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Convention and Visitors Bureau Santa Monica

By Niki Cervantes

Staff Writer

September 29, 2016 -- Criticized for the number of municipal employees driving alone to work, the City of Santa Monica on Wednesday said it is now a modestly better role model for the "multimodal" future it champions for congested downtown.

The City’s annual survey of employee commuter behavior shows a slight drop in the number of staff driving to and from work by themselves, City officials said.

The average commuter ridership per vehicle for City employees is now 1.57, compared to 1.50 the previous year, the survey found.

Although small, the change is “significant” because it coincides with the May 20 debut of Expo Light Rail in Santa Monica, which includes a station downtown, City officials said.

“The study reflects that City staff, like many employees, residents, and visitors, are making the switch from driving alone to riding the recently opened Expo Line Phase II,” officials wrote in a release.

But the activist group that first brought the issue to the public’s attention called the City’s new findings "dismal.”

“A minuscule increase of average vehicle ridership from 1.5 to 1.57 fails miserably to reach the City's own 2.2 goal for 2016,” said Diana Gordon of the Santa Monica Coalition for a Livable City (SMCLC).

For the City "to call this 'significant' is disappointing and not credible,” she said.

Municipal employees play an important role in the City's GoSaMo campaign to urge motorists to use alternative modes of transportation, largely because the City is Santa Monica’s largest employer and its jobs tend to be concentrated in the gridlock-prone downtown area.

City employees also are viewed as role models for the City's efforts, which include declaring every Friday beginning October 7 a "car-free" day.

"By providing incentives, tips, and support for people to walk, bike, train, or bus once a week, the City of Santa Monica hopes to make it easy and safe for people to make the shift to being car-free and carefree more often," City officials said this week.

City officials are offering a toolkit to help residents, workers and students become involved. To access the toolkit visit the City's Car Free Friday page.

The City’s future plans for downtown include major development projects. Ushering in more building without worsening traffic hinges on a willingness to switch from a car-centric past and present to alternatives such as using light rail, buses or carpooling.

Despite the recent increase, solo commuting by City employees worsened over the last eight years.

“We have a long way to go, though the modest improvement in our AVR is encouraging,” said City Manager Rick Cole. “The GoSaMo mobility campaign not only speaks to the community, but internally as we recognize our responsibility to be a model.”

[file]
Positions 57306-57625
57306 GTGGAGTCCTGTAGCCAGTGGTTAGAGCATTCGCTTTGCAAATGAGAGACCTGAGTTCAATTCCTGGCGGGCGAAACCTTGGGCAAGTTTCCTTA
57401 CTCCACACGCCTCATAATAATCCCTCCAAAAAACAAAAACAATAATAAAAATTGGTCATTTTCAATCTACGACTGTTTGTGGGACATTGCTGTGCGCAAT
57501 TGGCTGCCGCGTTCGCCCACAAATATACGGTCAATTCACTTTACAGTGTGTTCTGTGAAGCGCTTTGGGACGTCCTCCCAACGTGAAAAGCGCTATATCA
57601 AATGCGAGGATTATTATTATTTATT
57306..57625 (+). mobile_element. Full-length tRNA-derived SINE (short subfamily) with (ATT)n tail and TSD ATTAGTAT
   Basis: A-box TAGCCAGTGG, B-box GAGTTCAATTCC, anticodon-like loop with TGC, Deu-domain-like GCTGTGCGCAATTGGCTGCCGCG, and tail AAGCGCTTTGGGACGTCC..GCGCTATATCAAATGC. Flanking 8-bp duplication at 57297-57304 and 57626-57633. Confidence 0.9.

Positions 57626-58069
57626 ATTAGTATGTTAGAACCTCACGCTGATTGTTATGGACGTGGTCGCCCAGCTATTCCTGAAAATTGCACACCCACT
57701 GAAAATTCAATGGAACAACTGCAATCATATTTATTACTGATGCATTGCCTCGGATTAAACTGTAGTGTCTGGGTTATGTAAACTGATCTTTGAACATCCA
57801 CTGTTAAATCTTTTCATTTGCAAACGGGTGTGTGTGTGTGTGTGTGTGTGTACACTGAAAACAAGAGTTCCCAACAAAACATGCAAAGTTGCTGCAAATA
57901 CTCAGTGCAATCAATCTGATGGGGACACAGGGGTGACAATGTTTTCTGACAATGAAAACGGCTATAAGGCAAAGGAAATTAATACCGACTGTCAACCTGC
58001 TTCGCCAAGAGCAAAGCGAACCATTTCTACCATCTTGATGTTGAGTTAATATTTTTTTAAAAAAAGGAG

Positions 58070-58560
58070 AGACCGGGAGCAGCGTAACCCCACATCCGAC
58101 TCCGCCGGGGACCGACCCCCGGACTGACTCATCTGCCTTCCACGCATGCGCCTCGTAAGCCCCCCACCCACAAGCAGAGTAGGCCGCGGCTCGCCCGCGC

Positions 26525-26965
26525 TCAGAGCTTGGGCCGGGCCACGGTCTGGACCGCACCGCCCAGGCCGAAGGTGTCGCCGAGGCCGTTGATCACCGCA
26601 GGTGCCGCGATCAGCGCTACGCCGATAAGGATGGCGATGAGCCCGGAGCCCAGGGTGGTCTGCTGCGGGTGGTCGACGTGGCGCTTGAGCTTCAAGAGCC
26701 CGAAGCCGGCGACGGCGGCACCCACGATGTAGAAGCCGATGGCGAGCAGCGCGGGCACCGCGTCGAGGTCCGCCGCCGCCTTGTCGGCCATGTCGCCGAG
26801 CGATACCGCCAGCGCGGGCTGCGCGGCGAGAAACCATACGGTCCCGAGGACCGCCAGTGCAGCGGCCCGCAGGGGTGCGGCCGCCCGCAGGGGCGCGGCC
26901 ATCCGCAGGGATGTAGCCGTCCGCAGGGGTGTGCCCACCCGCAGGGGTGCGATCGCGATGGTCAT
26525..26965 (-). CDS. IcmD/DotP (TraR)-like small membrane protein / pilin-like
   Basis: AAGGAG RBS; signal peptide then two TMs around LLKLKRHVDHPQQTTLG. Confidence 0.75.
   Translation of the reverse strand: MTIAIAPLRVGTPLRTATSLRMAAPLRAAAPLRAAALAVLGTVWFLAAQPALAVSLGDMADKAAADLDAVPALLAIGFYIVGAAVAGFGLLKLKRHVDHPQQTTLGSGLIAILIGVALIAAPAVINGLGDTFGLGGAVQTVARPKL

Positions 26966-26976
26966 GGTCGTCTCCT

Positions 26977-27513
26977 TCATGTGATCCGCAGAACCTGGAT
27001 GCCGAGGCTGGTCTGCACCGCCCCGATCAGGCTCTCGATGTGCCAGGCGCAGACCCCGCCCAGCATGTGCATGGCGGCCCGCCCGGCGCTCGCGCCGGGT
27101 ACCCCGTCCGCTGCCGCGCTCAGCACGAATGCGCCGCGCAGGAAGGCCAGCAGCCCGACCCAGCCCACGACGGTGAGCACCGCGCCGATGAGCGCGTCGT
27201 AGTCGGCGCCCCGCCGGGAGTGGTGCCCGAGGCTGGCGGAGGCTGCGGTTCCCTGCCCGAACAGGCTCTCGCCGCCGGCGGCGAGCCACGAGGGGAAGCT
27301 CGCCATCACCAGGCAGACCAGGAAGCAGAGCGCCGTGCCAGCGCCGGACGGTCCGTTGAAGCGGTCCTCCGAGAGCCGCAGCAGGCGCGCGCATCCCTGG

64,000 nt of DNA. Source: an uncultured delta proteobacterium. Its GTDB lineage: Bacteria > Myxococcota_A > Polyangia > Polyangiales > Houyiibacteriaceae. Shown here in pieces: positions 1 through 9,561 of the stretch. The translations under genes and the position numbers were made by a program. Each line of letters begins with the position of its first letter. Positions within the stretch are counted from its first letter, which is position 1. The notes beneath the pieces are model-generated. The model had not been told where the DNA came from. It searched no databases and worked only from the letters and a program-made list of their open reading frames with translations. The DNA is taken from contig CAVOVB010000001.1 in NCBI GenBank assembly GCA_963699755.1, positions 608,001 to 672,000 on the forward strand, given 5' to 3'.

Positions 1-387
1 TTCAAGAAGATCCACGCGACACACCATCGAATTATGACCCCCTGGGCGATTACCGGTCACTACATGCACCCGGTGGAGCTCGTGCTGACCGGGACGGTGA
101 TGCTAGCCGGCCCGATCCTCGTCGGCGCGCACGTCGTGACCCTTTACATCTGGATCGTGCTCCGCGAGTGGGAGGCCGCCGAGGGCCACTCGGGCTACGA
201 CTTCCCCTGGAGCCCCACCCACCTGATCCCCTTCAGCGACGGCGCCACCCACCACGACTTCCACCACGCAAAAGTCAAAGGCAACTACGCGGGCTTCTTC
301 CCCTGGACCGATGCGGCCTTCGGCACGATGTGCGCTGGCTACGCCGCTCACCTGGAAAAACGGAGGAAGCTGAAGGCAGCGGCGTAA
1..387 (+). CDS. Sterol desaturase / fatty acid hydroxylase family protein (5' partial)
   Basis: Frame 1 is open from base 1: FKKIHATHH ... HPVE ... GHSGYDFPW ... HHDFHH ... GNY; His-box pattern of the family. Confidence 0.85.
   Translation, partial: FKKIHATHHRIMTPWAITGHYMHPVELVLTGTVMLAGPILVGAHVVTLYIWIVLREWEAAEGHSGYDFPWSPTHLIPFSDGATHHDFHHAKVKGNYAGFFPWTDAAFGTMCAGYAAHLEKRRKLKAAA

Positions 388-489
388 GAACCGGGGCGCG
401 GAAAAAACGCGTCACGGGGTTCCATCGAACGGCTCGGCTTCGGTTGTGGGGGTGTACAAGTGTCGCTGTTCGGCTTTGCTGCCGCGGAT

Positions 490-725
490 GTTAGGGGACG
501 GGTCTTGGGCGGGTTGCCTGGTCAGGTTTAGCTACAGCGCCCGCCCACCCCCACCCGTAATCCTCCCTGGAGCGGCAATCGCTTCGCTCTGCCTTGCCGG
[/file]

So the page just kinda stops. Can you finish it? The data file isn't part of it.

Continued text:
An analysis by SMCLC of the commuting and parking habits of City employees early in January found the City was far from being a role model.

SMCLC found all City employees were given free parking in Santa Monica and the majority were driving to and parking in the downtown area ("Activist Group Finds City of Santa Monica Abuses Own Campaign Limiting Driving and Parking Downtown," January 27, 2016).

“The City should get its own house in order and not demand one thing for residents while looking the other way for its employees,” the group said.

SMCLC’s findings were based on internal City documents received under in a Public Records Request. New City documents tracking the City’s actions are expected to be given to SMCLC this week, Gordon said.

On Wednesday, Cole said the City still struggles with challenges that other Santa Monica employers face in trying to convert employees to a new multimodal way of life.

Cole said one problem is much of the City’s workforce –- estimated as high has 2,600 employees -- provides “nearly round-the-clock direct services.”

That “creates work shifts that don’t always align with ridesharing and peak transit options,” Cole said.

To reduce drive-alone trips by employees, the City has, among other moves, “started conversations” with the unions about “strategies that could effectively change employee travel behavior, including incentives and alternatives to free parking,” Cole said.

Still, Gordon called the progress cited in the City report “something to be alarmed about.”

“It demonstrates a lack of understanding of how serious an issue this is for residents and mobility in the Downtown,” she said. “Until the City takes this seriously, its 'targets' will continue to be 'pretend' goals that never come close to being met."

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